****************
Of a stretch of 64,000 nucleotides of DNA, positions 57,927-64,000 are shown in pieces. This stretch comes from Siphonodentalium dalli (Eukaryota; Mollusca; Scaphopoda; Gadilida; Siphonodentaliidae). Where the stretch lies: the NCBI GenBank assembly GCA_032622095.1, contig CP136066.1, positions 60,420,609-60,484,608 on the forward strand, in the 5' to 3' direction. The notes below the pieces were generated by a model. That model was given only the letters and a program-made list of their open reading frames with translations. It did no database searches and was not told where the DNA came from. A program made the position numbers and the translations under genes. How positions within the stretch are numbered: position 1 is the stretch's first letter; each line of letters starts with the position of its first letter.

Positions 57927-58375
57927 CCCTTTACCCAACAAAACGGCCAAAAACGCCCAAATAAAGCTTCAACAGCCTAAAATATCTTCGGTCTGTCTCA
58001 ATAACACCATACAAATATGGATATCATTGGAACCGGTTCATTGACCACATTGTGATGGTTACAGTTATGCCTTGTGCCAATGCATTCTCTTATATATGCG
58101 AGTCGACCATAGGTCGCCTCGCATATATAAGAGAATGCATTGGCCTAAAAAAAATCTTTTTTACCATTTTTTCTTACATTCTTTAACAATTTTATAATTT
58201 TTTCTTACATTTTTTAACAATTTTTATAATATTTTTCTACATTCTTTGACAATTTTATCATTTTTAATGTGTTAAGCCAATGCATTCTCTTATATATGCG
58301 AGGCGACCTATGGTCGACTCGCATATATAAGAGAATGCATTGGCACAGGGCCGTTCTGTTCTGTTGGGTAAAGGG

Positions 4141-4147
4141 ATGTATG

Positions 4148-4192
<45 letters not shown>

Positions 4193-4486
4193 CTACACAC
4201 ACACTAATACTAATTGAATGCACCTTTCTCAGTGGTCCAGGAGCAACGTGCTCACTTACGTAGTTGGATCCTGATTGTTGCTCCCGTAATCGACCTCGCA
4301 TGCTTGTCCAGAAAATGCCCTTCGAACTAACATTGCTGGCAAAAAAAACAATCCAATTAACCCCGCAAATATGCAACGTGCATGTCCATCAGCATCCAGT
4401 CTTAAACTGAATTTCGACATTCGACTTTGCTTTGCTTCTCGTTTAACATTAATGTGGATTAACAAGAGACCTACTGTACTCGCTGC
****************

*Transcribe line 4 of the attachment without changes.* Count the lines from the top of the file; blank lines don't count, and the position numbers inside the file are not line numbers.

58001 ATAACACCATACAAATATGGATATCATTGGAACCGGTTCATTGACCACATTGTGATGGTTACAGTTATGCCTTGTGCCAATGCATTCTCTTATATATGCG